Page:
Debt to Income Ratio:

Lenders will look at your existing debts to make sure you have sufficient income to pay off all of your loans — including the new one you’re applying for. To do so, they calculate a debt to income ratio, which tells them how much of your monthly income gets eaten up by monthly payments.

Loan to Value Ratio:

Although it’s possible to buy with very little down, your chances of getting approved are better when you make a large down payment. Lenders calculate a loan to value ratio, which shows how much you’re borrowing compared to how much the property is worth. The less you borrow, the lower the risk for your lender (because they can quickly sell the property and recover all of their money).


It’s best to know how much you can borrow long before you start shopping for houses (or loans). One way to do that is to get preapproved by a lender. This is a preliminary process where lenders evaluate your credit information and your income. With that information, they can give you a maximum loan amount that they’re likely to approve. This doesn’t necessarily mean that you’re approved — especially not for a particular property — but it is helpful information, and a preapproval letter can help strengthen your offer. Once you’re under contract, lenders will take a closer look at everything and issue an official approval (or rejection).

How Much to Borrow:

Lenders always tell you how much you can borrow, but they don’t discuss how much you “should” borrow. The responsibility falls on you to decide how much to spend on a house, what type of loan to use, and how large of a down payment you want to make (affecting your loan to value ratio). All of those factors determine how much you’ll pay every month, and how much interest you’ll pay over the life of your loan (smaller loans lead to smaller monthly payments and smaller interest charges). It’s risky to borrow the maximum amount available, especially if you prefer to have some “cushion” in your monthly budget.

Where to Borrow

Home loans are available from several different sources. Get quotes from at least three different lenders, and pick the one that works best for you.

Mortgage brokers offer loans from numerous lenders. They have access to loans from multiple banks and other sources of financing, and they will help you select a lender based on the interest rate and other features. Mortgage brokers might charge an origination fee that you pay, or they might get paid by the lender (or a combination of both). If you don’t know any mortgage brokers, ask your real estate agent or other people you trust for a recommendation.

Banks and credit unions offer loans to customers. The money in checking and savings accounts needs to be invested, and lending that money out is one way to invest that money. These institutions also earn revenue from origination fees, interest, and other closing costs.

Online lenders can fund loans themselves (using investor money, for example), or they can function as mortgage brokers. These services are convenient because you can handle everything virtually, and you can often get quotes more or less instantly.

Each lender should provide you with a Loan Estimate, which helps you compare the cost of borrowing from different lenders. Read through these documents carefully, and ask questions until you understand everything you see. The CFPB explains several sections of the Loan Estimate to help you understand the features of your loan.

Loan Programs

It may be possible to get help with your loan using loan programs from government and local organizations. These programs make it easier to get approved, and some offer creative incentives to make home ownership more affordable and attractive. In addition to buying a house, it may be possible tor refinance with these programs (even if you owe more than your home is worth).

Government loan programs are among the most generous. In most cases, a private lender (like a bank) provides funding, and the federal government promises to repay the loan if you fail to do so. There are a variety of programs, and some of the most popular ones are listed below.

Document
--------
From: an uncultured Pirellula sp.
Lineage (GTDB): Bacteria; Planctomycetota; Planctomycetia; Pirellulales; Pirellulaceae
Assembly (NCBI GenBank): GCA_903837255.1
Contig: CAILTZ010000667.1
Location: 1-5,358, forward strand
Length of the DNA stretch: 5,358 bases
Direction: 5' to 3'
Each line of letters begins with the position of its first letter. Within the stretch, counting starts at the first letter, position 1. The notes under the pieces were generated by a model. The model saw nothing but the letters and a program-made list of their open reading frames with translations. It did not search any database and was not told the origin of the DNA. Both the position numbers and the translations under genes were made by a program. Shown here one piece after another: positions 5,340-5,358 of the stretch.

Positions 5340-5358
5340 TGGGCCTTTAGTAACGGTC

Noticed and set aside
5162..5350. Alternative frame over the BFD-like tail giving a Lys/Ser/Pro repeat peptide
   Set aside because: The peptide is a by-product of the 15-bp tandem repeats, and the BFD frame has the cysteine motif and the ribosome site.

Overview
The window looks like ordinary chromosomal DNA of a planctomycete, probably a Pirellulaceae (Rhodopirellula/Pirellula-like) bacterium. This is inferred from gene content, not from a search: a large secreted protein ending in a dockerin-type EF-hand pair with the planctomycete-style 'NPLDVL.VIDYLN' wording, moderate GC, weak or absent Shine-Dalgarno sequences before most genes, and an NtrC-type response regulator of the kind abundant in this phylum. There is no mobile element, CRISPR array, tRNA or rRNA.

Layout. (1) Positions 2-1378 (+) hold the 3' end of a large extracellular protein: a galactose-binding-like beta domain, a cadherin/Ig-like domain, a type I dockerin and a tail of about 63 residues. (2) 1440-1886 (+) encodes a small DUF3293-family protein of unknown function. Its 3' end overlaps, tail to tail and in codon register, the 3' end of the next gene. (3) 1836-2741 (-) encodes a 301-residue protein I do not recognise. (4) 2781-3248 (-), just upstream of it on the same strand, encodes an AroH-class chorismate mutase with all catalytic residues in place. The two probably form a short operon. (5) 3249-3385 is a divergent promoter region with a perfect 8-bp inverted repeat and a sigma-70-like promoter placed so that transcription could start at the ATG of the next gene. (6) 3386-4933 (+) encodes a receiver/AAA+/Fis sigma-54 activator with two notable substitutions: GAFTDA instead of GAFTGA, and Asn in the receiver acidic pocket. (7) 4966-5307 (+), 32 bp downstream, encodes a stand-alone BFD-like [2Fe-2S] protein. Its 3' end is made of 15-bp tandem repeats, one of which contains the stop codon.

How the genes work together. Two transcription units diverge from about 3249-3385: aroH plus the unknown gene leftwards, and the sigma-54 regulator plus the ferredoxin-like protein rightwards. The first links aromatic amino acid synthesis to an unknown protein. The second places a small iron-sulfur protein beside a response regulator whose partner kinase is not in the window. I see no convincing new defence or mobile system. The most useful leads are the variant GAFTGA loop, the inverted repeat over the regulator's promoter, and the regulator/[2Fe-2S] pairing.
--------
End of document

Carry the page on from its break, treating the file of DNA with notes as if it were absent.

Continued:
FHA Loans:

Loans insured by the Federal Housing Administration (FHA) are popular for homebuyers who want to make a small down payment. It’s possible to buy with as little as 3.5 percent down, and they’re relatively easy to qualify for (if you don’t have perfect credit, for example). Learn more about FHA loans.

VA Loans:

Veterans, Servicemembers, and eligible spouses can buy a home with a loan guaranteed by the Department of Veterans Affairs (VA). These loans allow you to borrow with no requirement for mortgage insurance and no down payment (in some cases). You can borrow with less-than-perfect credit, closing costs are limited, and the loan may be assumable (allowing somebody else to take over the payments if they’re eligible).

First-Time Homebuyer programs make it easy to own your first home, but they come with strings attached. Often developed by local governments and nonprofit organizations, these programs can help with down payments, approval, interest rates, and more. However, they are hard to find (and qualify for), and they may limit how much you can profit when you sell your home.

4 Ways to Save Money

Home loans are expensive, so saving even a little (in percentage terms) can lead to hundreds or thousands of dollars in savings.

1. Shop Around

Again, it’s essential to get at least three quotes from different lenders — preferably different types of lenders (a mortgage broker, an online lender, and your local credit union, for example). Everybody has different pricing, and you’ll learn a lot in the process.

2. Watch the Rate

The larger (and longer) your loan, the more your rate matters. You pay interest on your loan balance year after year, and those interest costs can be tens of thousands of dollars. Sometimes it makes sense to pay more up front — even buying “points” on your loan — if you can lock in a low rate for the long term.

3. Pay Attention to Mortgage Insurance

If you put down less than 20 percent, you’ll most likely have to pay mortgage insurance. This insurance isn’t for your benefit — it protects the lender in case you stop making payments and they can’t recover their funds — so it’s best to avoid this expense. Evaluate alternative ways to come up with 20 percent, and find out how to remove mortgage insurance as soon as possible. With some loans, like FHA loans, you can’t really get rid of that cost unless you refinance.

4. Manage Closing Costs

When you get a home loan, you’ll need to pay numerous expenses. There are application fees, credit check fees, origination fees, appraisal costs, and more. Some lenders charge higher and lower costs, but you always end up paying one way or another. Be wary of “no closing cost” loans unless you’re sure you’ll only be in the home for a short period.

Learn More About Home Loans